President Ursula von der Leyen attended the AI Safety Summit in Bletchley Park. In her speech, she emphasised the key role of Artificial Intelligence and spoke about the contribution of supercomputing in this area.
He began by acknowledging the uncertainty of the timeframe for the realisation of ‘intelligent machines’. The urgency of this challenge is evident as we stand on the brink of an era in which intelligent machines will be able to make decisions.
To address the complex security challenges of AI, von der Leyen drew on history, in particular the development of nuclear weapons. This history demonstrated the importance of having an independent scientific community capable of assessing the risks of AI objectively. She stressed the need for these scientists to have access to resources and be free to identify the risks of AI.
She emphasised the importance of the European supercomputing ecosystem, which provides independent scientists with access to state-of-the-art resources and fosters AI innovation, and proposed a four-pillar framework to understand and mitigate AI risks. This includes support for an independent scientific community with access to Leonardo and LUMI supercomputers, globally recognised AI safety standards, incident reporting and follow-up, and an international alert system.
eed a thriving and independent scientific community, equipped with the means to evaluate AI systems.They need public funding and access to the best supercomputers. In the past 5 years, the EU has built the largest public network of supercomputers in the world. And we already give access to Lumi in Finland and Leonardo in Italy to start-ups and testers.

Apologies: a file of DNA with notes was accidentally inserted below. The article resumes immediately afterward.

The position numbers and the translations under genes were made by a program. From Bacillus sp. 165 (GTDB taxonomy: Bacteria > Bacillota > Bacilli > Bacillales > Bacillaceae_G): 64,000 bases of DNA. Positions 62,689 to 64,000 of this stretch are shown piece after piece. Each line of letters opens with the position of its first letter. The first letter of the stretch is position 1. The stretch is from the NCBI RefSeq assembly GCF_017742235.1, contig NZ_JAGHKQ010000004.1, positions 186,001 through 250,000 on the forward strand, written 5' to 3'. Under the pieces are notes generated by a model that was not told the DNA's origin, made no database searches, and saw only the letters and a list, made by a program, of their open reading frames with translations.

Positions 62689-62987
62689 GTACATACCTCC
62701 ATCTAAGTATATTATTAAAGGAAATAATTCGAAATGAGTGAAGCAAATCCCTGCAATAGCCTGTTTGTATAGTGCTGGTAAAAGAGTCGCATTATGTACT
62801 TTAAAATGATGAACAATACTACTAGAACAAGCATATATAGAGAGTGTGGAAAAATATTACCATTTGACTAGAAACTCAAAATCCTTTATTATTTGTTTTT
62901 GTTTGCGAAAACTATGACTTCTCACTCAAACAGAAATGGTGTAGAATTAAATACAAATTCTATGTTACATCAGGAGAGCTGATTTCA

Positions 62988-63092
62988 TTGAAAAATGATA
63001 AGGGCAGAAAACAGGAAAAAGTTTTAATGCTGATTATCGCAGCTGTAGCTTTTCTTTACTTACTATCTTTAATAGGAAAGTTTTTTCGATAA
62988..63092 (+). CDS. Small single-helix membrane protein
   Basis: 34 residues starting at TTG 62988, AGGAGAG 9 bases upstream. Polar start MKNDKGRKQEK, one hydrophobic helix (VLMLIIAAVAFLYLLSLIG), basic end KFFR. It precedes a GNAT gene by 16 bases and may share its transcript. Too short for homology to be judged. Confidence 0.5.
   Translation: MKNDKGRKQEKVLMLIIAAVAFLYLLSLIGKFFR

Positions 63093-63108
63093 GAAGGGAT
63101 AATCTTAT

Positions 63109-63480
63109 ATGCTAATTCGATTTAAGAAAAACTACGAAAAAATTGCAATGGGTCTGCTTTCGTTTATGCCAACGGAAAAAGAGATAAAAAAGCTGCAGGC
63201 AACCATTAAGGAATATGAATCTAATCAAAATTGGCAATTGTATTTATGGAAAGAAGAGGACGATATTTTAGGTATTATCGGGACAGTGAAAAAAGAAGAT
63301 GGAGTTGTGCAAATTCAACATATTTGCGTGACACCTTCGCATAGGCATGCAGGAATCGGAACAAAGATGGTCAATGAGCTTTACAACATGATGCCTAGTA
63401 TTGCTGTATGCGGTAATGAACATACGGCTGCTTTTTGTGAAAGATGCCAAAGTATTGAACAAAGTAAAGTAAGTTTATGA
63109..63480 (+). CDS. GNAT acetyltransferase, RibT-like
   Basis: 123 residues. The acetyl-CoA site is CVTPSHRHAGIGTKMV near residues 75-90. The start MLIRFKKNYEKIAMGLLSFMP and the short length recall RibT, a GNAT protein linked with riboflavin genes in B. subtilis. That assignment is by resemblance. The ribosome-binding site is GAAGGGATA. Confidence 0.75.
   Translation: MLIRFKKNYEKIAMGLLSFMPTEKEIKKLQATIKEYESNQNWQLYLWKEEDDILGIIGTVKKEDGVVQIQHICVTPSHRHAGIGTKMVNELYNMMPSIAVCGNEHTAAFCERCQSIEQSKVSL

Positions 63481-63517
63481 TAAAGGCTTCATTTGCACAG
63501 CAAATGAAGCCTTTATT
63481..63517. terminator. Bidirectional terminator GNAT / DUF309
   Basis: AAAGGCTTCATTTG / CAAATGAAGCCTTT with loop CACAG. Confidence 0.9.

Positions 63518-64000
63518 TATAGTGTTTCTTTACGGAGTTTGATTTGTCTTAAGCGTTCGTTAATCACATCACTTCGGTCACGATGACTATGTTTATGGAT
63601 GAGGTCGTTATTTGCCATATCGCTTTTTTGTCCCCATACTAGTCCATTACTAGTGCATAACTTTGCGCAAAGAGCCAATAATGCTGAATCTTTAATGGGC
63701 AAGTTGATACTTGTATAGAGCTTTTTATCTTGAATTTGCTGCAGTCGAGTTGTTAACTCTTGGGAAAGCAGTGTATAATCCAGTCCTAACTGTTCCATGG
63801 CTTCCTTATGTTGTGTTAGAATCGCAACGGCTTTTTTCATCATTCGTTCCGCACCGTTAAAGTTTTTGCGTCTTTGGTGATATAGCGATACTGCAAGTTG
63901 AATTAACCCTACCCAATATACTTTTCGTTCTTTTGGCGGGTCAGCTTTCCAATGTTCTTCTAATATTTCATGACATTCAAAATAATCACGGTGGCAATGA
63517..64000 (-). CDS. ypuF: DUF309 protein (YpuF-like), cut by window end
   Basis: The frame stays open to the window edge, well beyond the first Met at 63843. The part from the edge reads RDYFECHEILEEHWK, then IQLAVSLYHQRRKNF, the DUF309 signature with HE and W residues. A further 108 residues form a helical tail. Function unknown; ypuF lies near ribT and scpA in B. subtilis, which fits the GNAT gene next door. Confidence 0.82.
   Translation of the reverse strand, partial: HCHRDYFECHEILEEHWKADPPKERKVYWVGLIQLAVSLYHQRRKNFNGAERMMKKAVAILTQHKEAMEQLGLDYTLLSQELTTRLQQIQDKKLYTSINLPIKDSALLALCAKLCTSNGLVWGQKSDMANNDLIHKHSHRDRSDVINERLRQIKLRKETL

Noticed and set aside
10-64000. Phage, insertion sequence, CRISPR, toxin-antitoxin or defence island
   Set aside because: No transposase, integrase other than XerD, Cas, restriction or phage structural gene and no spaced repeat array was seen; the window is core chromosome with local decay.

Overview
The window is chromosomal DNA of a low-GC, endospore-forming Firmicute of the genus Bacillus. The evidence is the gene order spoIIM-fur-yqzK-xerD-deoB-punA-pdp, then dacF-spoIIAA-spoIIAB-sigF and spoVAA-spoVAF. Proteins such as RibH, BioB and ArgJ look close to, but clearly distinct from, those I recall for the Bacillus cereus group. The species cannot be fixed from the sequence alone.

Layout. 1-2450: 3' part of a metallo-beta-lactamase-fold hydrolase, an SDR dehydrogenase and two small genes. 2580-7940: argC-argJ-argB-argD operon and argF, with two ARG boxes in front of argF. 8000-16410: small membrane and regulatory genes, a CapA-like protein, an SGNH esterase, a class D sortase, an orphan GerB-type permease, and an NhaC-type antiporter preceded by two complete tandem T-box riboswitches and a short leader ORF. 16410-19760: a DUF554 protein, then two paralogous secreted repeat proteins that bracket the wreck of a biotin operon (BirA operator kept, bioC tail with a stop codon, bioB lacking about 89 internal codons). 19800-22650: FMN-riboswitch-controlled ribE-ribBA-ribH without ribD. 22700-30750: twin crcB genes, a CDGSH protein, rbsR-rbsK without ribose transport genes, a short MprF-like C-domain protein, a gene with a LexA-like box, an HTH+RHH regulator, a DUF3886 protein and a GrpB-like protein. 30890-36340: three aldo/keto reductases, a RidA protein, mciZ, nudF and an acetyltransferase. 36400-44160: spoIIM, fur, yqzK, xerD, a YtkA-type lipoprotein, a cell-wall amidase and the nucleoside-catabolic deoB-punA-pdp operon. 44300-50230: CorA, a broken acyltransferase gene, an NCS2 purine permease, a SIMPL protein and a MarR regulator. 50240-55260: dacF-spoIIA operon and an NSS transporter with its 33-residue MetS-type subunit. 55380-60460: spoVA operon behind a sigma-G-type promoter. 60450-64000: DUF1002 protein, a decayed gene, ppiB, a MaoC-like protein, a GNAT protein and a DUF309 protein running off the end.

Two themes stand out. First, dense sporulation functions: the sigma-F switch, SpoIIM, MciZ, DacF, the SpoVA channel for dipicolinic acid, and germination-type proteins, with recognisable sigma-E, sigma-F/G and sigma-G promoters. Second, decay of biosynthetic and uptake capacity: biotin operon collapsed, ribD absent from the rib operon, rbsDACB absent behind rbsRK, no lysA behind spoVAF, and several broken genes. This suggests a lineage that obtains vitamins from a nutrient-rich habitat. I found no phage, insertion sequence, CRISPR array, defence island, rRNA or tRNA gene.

She emphasised the need for a culture of responsibility for both private actors and public authorities. Private actors must integrate accountability into their business models, while public authorities are responsible for the safety of citizens.
President von der Leyen presented the European AI Act, designed to support innovation, harness the benefits of AI and focus regulation on high risks. This law was in the final stages of the legislative process, with discussions on the establishment of a European AI Office. This office would oversee advanced AI models, collaborate with the scientific community and apply common rules to all 27 member states.
In conclusion, von der Leyen stressed the importance of starting down the path towards responsible AI development, emphasising the role of the European supercomputing ecosystem in fostering AI innovation and security.